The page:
Turkey's declining water reserves raise concerns for Iraq and Syria

Turkey's declining water reserves raise concerns for Iraq and Syria

Shafaq News/ A decrease in water reserves in dam reservoirs in Istanbul, Turkey, has raised concerns about potential water shortages in the country. While experts warn of the repercussions of this crisis for Iraq and Syria, they note that Turkey is implementing Süleyman Demirel Law, related to energy in exchange for water, with these two countries by constructing 11 dams on the border.

The water reserves in dam reservoirs in Istanbul have fallen to just 29.7 percent of their total capacity. Istanbul, a city of 16 million people (20 million unofficially), is surrounded by 11 dams typically filled during peak rainfall in November and December. However, climate change and increasing temperatures disrupt rainfall patterns, leading to water shortages.

Al-Hurra News Channel quoted Zahir Hashim, an Istanbul-based environment and climate expert, attributes the depletion of water and destruction of hydrological systems to unsustainable water infrastructure projects like hydroelectric power plants, dams, and water transfer projects between basins. He also notes the inefficient use of water in agriculture and water source contamination due to domestic, industrial, and agricultural waste.

Turkey is in a state of "water stress," with per capita water availability expected to decrease as its population grows. Climate change exacerbates the situation, leading to droughts, decreased rainfall, and reduced snowfall.

Abbas Sharaqi, a professor of water resources and geology at Cairo University, speaking to Al-Hurra, points to two reasons for declining dam stocks in Turkey: the emptying of dams after a devastating earthquake and lower rainfall due to climate change.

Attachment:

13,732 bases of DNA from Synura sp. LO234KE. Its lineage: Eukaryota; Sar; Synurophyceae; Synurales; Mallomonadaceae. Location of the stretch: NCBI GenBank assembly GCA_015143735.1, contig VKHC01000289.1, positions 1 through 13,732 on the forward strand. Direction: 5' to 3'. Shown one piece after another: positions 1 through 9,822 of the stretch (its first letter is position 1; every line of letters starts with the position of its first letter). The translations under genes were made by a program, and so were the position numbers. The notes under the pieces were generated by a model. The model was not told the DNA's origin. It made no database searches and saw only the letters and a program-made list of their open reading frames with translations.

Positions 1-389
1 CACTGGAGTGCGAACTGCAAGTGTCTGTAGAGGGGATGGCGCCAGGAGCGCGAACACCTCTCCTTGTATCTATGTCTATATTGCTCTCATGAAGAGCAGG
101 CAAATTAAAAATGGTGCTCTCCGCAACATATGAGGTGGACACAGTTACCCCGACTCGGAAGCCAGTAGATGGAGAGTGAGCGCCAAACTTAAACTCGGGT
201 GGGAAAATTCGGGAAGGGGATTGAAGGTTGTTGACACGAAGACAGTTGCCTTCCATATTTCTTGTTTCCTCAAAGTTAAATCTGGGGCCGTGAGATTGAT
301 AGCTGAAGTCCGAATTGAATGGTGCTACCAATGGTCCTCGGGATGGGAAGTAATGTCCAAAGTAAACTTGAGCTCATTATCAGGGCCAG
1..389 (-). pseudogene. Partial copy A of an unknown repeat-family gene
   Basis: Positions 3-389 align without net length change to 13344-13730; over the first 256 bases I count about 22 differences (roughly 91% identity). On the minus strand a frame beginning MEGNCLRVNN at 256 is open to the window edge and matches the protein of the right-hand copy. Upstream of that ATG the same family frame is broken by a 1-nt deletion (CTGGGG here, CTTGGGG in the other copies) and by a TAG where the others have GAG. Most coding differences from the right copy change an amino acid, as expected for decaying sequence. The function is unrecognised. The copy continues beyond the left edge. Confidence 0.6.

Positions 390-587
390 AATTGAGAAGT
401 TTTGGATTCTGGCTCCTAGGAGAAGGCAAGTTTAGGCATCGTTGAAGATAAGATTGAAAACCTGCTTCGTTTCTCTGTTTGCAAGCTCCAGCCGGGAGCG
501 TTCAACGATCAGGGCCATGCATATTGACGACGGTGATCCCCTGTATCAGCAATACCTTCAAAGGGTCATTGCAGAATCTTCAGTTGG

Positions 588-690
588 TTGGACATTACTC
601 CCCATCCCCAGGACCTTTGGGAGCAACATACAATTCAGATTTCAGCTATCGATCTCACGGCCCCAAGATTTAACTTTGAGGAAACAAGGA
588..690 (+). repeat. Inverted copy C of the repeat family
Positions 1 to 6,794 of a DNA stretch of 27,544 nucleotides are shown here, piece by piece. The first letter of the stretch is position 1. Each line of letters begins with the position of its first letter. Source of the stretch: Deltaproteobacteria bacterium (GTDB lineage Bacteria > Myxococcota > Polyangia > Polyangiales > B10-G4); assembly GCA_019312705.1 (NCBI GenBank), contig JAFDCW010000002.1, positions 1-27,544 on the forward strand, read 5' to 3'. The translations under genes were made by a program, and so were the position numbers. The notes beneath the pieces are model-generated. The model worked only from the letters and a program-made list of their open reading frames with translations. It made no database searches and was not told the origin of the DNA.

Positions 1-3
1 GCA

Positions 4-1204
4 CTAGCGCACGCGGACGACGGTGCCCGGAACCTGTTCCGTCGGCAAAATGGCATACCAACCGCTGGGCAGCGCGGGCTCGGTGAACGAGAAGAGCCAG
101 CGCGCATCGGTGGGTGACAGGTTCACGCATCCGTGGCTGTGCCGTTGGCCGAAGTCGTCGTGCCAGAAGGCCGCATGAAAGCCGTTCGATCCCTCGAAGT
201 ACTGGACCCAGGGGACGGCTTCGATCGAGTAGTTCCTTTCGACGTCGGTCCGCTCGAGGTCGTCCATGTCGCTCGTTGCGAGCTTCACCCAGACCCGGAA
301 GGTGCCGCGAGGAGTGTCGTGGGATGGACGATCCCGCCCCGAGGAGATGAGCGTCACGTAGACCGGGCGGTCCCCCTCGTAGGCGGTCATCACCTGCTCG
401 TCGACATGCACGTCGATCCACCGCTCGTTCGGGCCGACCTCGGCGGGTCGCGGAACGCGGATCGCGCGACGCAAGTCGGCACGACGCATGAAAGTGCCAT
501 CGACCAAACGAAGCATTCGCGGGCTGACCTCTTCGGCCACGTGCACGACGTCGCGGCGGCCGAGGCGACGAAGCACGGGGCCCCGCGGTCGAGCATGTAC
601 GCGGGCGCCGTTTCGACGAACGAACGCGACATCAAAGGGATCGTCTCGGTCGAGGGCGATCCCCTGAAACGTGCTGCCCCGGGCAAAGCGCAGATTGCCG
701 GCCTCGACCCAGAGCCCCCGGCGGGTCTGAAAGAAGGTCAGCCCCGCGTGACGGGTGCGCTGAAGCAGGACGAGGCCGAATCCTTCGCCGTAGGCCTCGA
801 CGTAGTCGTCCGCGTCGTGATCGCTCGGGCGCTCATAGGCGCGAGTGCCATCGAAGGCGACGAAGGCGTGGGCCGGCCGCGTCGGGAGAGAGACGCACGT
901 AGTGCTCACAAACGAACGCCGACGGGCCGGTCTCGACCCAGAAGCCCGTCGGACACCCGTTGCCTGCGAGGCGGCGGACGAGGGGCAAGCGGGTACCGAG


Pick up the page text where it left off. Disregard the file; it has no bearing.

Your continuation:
Sharaqi explains that Turkey's construction of large reservoir dams in Anatolia has left its reserves vulnerable to earthquakes. Another major earthquake might occur in Turkey, which could damage dams and lead to flooding. Therefore, authorities have been releasing water from dams to prevent a disaster in case of another earthquake.

On the other hand, former Iraqi Minister of Water Resources Mohsen Al-Shammari suggests that Turkey is facing an electricity and energy crisis, not a water shortage. He attributes the decrease in dam reserves to a crisis in electricity generation and energy shortages unrelated to global warming.

However, Turkey's declining water reserves significantly affect Syria and Iraq. Turkey is a key source of the Tigris and Euphrates rivers flowing into these countries. Climate change and Turkey's dam-building activities have reduced the flow of these rivers, impacting agriculture and water security in Syria and Iraq.

The decline in water availability also leads to drought, reduced crop productivity, threats to food security, and public health concerns. Water shortages can increase reliance on traditional energy sources and lead to political tensions among countries sharing water resources.

Turkey's efforts to refill dam reservoirs could further exacerbate water shortages in Syria and Iraq. This situation threatens farmers' livelihoods, agriculture, and overall regional stability.


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